Down 800, up 900... Down 500, up 600... a rumor here, a tweet there, and the algos technically dominating the markets means stocks remain range-bound in headline-hell...
And amid the range-bound nature of markets, volatility has exploded to its highest since 2011...
But, despite the uncertainty, former fund manager and FX trader Richard Breslow tells traders not to give up, "headlines aren't the enemy, embrace them..."
I read a really useful strategy piece last night. It listed all of the things that have changed since the latter half of November that already have, or potentially could, impact their year-ahead forecasts. And that is something to be lauded. If there is one thing we should have realized by now, it’s that we don’t live in a static world. That’s no reason not to trade, but it does argue against stubbornness.
Traders seem to have forgotten the purpose and use of forecasts. Blame that on forward guidance. In that instance central banks used them to make promises. Ones that were largely, but certainly not always, something they could control. Quantitative easing was meant to be understood as an immutable force.
But a real forecast can’t be divorced from its time and context. It must be constantly updated based on all sorts of criteria. That doesn’t make them wrong or poorly crafted, just alive. And to benefit from them you need to remember flexibility is key to success and should never be confused with fickleness.
Communication is virtually instantaneous and social media plays a big role in molding popular and even professional opinion.
Liquidity and slippage are things to be constantly evaluated.
Geopolitics is back to affecting asset prices in a big way.
And to make matters even more interesting, the jury is out on the global growth outlook. Which for now at least, most are assuming is no longer closely synchronized.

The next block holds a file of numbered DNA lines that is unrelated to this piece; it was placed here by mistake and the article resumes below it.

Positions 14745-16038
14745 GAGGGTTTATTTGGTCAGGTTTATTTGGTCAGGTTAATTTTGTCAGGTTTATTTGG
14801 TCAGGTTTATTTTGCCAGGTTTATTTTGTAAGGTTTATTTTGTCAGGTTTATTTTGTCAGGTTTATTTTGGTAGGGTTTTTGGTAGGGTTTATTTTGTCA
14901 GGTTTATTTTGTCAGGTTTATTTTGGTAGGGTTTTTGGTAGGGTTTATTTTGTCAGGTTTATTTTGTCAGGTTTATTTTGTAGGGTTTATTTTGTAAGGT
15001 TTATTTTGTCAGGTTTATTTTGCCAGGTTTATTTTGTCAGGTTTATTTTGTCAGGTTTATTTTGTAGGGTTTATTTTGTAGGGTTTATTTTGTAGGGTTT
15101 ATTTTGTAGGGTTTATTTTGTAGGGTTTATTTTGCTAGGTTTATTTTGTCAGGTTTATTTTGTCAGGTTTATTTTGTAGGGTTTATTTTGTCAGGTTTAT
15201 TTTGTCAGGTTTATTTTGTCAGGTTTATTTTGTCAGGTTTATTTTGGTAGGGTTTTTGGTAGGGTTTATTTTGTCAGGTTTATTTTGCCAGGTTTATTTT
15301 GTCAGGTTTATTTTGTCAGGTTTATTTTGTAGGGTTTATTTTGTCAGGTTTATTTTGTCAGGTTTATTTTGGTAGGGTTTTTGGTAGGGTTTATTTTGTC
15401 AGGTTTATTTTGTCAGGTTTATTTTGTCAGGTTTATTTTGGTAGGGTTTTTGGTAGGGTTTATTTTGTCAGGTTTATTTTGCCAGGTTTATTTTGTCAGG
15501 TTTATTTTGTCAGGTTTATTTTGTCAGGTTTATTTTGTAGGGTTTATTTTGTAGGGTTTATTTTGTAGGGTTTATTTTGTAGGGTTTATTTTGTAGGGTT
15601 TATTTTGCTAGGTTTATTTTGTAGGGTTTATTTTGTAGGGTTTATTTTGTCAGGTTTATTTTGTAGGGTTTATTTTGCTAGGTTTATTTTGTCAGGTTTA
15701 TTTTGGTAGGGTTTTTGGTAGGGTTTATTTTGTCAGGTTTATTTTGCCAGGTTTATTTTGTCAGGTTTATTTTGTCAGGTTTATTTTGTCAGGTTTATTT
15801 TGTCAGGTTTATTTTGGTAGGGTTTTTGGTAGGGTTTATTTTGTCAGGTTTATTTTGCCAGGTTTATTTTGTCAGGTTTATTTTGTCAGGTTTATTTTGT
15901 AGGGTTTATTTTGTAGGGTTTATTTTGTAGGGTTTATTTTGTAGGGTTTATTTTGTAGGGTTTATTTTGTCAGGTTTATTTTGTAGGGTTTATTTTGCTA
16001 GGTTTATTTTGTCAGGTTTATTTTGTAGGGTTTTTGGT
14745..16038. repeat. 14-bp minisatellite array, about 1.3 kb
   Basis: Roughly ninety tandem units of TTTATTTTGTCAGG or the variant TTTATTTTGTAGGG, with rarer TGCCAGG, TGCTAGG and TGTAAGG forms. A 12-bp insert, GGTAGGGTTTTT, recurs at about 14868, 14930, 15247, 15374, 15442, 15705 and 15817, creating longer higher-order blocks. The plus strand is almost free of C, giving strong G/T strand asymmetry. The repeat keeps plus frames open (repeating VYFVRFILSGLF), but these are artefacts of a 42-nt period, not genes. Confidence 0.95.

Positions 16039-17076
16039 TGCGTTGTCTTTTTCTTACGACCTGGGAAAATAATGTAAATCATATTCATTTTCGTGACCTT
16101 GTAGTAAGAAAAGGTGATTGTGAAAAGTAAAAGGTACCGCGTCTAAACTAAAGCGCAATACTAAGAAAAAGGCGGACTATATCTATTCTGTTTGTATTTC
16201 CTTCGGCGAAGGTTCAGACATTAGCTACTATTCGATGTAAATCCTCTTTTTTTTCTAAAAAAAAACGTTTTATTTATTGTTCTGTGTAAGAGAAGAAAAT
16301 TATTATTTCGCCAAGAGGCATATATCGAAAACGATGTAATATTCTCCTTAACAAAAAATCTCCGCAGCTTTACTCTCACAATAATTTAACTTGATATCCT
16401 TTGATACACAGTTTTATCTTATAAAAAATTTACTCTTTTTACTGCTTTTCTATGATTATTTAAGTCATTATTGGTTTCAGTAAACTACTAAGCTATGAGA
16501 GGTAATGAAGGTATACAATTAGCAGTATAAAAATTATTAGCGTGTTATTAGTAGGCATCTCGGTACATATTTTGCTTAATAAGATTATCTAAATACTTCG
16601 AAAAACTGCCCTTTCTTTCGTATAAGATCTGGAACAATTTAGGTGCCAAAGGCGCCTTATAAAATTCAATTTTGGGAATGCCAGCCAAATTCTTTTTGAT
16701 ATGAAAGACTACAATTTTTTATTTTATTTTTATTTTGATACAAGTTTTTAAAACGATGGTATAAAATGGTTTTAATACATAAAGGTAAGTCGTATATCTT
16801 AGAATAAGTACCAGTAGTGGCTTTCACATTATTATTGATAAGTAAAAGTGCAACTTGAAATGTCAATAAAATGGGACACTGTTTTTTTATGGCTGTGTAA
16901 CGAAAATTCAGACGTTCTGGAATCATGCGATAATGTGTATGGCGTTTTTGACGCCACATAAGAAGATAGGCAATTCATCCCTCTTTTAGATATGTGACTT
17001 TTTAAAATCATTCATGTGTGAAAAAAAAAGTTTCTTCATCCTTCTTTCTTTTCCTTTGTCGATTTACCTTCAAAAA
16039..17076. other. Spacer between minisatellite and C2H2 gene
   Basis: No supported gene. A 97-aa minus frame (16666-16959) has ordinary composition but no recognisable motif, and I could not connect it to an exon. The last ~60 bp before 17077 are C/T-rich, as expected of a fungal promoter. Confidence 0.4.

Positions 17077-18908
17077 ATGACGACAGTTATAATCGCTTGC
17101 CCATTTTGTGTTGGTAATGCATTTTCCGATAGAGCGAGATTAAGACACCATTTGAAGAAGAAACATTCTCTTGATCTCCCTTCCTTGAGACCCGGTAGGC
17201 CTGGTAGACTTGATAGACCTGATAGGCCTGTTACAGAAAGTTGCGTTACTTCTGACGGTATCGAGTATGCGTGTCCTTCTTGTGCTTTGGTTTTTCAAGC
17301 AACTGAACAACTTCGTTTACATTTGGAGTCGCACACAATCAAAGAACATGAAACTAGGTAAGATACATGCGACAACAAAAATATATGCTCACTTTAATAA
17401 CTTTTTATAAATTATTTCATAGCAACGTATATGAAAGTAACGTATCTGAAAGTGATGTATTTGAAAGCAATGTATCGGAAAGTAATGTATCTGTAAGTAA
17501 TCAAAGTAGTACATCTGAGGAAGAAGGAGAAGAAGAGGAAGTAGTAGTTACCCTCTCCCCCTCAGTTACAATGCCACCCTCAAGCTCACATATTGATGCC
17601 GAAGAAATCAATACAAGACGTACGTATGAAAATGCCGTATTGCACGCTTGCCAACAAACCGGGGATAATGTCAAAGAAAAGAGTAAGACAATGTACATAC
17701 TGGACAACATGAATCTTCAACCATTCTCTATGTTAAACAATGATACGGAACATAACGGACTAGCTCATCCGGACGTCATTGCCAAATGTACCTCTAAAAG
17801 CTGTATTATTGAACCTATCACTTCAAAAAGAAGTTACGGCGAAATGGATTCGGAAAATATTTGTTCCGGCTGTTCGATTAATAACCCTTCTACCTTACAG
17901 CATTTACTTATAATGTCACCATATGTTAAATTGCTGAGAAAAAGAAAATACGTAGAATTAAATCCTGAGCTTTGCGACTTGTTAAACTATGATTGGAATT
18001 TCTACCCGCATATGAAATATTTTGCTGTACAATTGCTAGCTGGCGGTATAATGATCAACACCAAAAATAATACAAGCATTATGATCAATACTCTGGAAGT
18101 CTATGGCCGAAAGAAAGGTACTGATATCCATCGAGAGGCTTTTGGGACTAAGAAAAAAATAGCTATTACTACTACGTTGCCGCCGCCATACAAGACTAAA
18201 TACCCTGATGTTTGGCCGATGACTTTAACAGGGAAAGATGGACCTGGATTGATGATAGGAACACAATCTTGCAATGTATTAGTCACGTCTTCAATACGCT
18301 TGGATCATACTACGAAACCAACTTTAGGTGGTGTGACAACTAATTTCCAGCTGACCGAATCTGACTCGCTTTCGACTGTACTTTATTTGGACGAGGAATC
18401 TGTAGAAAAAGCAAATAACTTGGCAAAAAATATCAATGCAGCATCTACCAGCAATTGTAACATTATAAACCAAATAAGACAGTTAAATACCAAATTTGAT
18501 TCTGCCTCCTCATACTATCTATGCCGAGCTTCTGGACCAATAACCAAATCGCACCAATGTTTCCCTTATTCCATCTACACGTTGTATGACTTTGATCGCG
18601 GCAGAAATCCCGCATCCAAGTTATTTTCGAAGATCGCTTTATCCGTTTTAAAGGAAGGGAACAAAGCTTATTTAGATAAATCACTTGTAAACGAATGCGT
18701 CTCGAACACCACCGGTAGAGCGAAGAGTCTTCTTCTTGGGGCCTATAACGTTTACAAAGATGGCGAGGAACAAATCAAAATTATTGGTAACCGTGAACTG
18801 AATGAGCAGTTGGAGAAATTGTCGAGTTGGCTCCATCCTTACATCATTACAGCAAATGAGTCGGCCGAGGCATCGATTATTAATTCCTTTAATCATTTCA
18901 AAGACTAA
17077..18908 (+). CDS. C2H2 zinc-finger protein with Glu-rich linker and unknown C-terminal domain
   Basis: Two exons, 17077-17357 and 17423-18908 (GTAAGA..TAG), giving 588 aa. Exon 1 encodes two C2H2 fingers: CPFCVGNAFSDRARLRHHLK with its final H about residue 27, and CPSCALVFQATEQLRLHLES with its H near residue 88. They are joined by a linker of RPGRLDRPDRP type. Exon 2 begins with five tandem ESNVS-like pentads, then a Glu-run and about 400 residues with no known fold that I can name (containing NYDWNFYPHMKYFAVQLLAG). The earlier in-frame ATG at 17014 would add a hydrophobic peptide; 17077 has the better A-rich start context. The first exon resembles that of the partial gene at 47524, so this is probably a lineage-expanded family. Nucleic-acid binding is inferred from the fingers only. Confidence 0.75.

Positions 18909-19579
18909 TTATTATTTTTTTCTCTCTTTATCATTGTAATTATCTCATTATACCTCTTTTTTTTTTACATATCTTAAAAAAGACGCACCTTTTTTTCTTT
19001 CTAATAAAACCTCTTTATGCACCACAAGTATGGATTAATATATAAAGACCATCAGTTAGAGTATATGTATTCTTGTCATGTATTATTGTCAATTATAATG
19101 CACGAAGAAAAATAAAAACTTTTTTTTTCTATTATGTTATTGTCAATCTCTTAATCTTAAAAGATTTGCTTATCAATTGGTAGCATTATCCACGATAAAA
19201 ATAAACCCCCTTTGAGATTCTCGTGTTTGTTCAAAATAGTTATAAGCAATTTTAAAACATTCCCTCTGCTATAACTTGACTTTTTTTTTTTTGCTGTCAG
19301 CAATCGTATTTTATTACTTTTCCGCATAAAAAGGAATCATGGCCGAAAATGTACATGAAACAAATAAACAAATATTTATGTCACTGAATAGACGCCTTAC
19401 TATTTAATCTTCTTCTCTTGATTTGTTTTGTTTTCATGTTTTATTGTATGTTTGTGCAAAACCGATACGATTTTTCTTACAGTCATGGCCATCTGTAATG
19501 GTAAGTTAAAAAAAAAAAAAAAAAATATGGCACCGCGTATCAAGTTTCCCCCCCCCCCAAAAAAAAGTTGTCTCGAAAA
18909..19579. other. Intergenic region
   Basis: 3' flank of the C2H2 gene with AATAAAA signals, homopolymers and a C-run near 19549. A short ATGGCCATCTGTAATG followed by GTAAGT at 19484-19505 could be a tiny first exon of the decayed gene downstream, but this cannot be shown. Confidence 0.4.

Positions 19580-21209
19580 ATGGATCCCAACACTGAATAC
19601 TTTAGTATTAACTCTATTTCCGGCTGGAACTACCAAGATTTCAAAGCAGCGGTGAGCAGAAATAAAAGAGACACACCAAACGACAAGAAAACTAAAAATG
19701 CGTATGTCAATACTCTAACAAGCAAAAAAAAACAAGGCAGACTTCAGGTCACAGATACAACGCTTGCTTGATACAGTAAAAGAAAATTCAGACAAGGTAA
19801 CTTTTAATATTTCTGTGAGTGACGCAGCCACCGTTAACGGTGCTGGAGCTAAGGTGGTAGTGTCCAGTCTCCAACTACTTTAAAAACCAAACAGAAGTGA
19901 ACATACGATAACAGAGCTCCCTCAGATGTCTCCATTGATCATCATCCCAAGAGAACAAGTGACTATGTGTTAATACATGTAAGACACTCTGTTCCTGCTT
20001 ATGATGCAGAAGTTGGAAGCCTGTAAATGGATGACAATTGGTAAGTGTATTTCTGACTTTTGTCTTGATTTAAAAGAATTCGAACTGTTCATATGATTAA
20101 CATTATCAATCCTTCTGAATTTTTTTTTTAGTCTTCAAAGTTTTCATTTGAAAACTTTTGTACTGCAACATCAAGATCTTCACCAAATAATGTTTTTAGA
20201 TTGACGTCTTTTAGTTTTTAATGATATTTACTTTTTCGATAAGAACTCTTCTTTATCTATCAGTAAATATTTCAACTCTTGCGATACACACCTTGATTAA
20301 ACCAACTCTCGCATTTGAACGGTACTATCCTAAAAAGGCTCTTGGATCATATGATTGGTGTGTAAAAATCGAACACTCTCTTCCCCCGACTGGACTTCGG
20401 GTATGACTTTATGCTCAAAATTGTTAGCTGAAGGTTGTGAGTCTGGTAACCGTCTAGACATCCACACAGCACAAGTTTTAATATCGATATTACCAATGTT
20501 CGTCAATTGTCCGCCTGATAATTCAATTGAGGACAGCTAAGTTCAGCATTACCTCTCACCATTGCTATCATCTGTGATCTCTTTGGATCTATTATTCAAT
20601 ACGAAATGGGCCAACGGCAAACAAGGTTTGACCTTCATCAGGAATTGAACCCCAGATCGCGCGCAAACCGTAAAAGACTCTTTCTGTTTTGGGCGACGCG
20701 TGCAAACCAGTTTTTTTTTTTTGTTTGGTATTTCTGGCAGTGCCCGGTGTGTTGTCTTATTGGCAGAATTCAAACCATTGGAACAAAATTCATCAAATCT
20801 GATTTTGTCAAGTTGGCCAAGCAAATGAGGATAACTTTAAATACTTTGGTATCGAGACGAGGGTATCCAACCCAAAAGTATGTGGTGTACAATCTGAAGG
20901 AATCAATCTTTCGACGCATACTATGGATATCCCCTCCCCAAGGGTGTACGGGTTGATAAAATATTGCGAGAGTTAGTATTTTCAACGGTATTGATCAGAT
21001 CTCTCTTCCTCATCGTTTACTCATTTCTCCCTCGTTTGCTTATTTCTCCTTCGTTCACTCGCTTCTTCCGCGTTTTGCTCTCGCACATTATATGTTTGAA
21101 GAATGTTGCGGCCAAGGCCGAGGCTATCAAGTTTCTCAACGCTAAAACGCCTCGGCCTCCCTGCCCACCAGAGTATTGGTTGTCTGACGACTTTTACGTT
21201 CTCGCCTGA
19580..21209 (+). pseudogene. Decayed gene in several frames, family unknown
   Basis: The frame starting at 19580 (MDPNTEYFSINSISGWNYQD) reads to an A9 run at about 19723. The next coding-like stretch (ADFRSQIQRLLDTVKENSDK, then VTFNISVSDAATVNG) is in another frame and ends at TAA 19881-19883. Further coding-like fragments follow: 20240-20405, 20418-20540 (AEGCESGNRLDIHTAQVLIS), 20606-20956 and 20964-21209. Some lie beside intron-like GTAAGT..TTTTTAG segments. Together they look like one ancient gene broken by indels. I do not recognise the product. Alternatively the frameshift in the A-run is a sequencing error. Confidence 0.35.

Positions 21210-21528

Are we most likely in an extended period of greater volatility? Yes. The world has changed. That’s just life.
The math to deal with position size adjustments given expected conditions is pretty tried, true and straightforward. You need to adjust for it, not declare defeat. Something has to change and that is going to be you. Grumbling about it does nothing to bulk up the P&L.
Which brings us to the single most common complaint I hear. Too much headline risk. We have always had news that we jumped to. It’s just that if you trade with a short-term horizon there is a greater necessity to constantly be vigilant. It’s hard work. It can involve long periods of boredom. If that’s not your thing, come up with a different trading strategy. I’ve never seen so many traders psych themselves out over this issue.
When the Brexit vote headlines hit yesterday, GBP/USD was little changed on the day. It took over four hours for the pair to reach bottom, with the bulk of the move occurring well after traders had a chance to digest what they heard. And, lo and behold it stopped and bounced just above 1.25, a level very much on many people’s radar.
I’ve noticed that headline-inspired moves very often respect the technical levels quite meekly after the initial mayhem. That in itself is something that can be used. Maybe not the fairest of examples, but there is opportunity out there if you want to chase it.
There is a big difference between winding things down before the holidays versus giving up.